Category: programming

  • Obscure Ethernet for $200 please, Alex: The Ethernet PAUSE frame

    This is a bizarre one. It all started when the internet seemed to go out at my house. My desktop, phone, TV, everything stopped working. The usual solution at a time like this is to power cycle the modem and router. While this fixed the situation temporarily, soon after the problem returned. What made me […]

  • When code is suspiciously fast: adventures in dead code elimination

    Part of a recent assignment for one of my classes involved calculating the Fibonacci sequence both recursively and iteratively and measuring the speed of each method. (BONUS: For a fun diversion, here is a paper I wrote about using the Golden Ratio, which is closely related to the Fibonacci sequence, as a base for a number system). […]

  • CVE-2016-1562: Unauthenticated “filter” parameter leads to customer information leak in the DTE Energy Insight app

    BACKGROUND Here in southeast Michigan nearly all of our electricity (and a good chunk of our natural gas) comes from DTE Energy, which serves 2.1 million people in the greater Metro Detroit area. DTE recently upgraded most of their electricity meters to ZigBee-enabled smart meters, and as part of this rollout they released the DTE […]

  • Introducing MissionControl

    A few months back I purchased a Parrot Bepop drone and started writing some code to actually fly it from my PC (being unhappy with only Android/iOS options). In particular I wanted a system that would let my fly it with my shiny new X-55 Rhino HOTAS I got for Star Citizen and Elite: Dangerous. Unfortunately my […]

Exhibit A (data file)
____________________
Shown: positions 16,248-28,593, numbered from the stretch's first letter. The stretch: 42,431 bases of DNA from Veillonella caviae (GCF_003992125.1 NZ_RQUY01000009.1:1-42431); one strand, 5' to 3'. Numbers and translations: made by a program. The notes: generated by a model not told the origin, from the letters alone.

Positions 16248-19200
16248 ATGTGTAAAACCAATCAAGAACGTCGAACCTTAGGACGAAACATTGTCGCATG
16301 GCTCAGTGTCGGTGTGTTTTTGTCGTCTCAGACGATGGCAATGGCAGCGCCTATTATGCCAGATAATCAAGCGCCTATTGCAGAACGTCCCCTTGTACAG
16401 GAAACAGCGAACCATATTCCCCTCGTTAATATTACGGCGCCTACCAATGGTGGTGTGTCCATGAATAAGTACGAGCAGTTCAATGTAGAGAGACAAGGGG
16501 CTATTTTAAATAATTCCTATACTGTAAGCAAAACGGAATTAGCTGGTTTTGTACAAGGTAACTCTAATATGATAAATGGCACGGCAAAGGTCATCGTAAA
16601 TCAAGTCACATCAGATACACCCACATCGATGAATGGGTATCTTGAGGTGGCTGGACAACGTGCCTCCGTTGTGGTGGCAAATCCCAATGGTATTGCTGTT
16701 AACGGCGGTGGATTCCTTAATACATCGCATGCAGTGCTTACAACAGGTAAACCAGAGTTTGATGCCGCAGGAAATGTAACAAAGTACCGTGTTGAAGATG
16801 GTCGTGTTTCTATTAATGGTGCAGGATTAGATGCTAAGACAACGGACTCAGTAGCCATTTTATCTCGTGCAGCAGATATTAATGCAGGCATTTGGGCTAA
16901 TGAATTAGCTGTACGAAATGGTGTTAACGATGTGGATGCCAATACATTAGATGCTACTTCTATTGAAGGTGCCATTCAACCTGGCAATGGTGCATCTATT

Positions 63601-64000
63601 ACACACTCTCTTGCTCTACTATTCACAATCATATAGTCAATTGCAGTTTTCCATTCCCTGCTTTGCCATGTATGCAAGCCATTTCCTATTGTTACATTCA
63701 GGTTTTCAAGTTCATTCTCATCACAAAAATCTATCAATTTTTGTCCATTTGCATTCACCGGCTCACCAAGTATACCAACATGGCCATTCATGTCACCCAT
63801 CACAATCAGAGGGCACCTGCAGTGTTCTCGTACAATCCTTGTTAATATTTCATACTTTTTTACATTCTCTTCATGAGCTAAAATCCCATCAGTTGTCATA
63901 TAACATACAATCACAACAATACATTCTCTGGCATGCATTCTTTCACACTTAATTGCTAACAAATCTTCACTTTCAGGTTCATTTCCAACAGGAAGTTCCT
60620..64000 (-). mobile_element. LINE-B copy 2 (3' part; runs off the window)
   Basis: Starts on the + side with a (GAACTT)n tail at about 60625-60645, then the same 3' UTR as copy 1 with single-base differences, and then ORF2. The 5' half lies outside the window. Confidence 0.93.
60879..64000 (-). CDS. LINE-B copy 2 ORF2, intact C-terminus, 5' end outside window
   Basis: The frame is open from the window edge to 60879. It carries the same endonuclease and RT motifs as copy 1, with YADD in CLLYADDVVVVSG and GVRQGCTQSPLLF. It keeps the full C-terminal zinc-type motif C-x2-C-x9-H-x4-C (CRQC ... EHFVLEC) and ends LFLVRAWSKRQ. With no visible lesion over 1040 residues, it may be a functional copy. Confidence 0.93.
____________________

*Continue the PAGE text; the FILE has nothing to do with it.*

• Penguicon 2015: Scheduling

    I’ll be at Penguicon this weekend, Michigan’s largest sci-fi/open source convention! I’ll be giving a talk about my upcoming research paper “Scheduling a conference to minimize RSVP conflicts” which is currently undergoing peer review. Here are the slides for my talk: Scheduling: The first academic paper about Penguicon A pre-print of the actual paper: Scheduling a conference to […]

  • Automotive Ethernet: The Definitive Guide

    I’m excited to announce my first real published work! Automotive Ethernet: The Definitive Guide is a comprehensive guide to the developing world of Automotive Ethernet. For the past twenty years most automotive networking has relied on CAN bus to move information around the car. CAN is quickly outgrowing it’s usefulness though, and the industry is now shifting to […]

  • Using emscripten/WebGL to run a Nintendo 64 emulator at full speed in most games with Firefox

    I recently spent some time learning emscripten, the LLVM-to-Javascript compiler and decided that porting mupen64plus, the popular Nintendo 64 emulator, would be a good test of its features. Took a bit to get right, but you can checkout the code and a working demo of it here: http://jquesnelle.github.io/mupen64plus-ui-console/ (Requires Firefox unfortunately for now)

  • Setting up a man-in-the-middle device with Raspberry Pi, Part 1

    I recently purchased that most marvelous of devices the Raspberry Pi and naturally my thoughts turned to the nefarious given its cheap price and small package. I decided to attempt to create a man-in-the-middle device that could be discreetly attached to a remote network and could redirect and sniff traffic. I’m only a very novice Linux […]

  • A word on multithreading

    A lot of people have asked why nds4droid only takes 50% of their CPU on quad core devices. The reason is generally straightforward: nds4droid has two main threads, one that does the actual emulation and one that does all drawing/compositing/input processing. The actual “main” emulation thread is bottleneck and why the emulator can be slow; […]

  • snes4nacl — SNES emulation in the browser

    I was at Google I/O in San Francisco last week and went to a great talk about Google Native Client, which is a new technology that allows direct execution of x86 code in the browser via some clever sandboxing. While in the talk about Gaming in the Cloud I got the idea of porting a SNES […]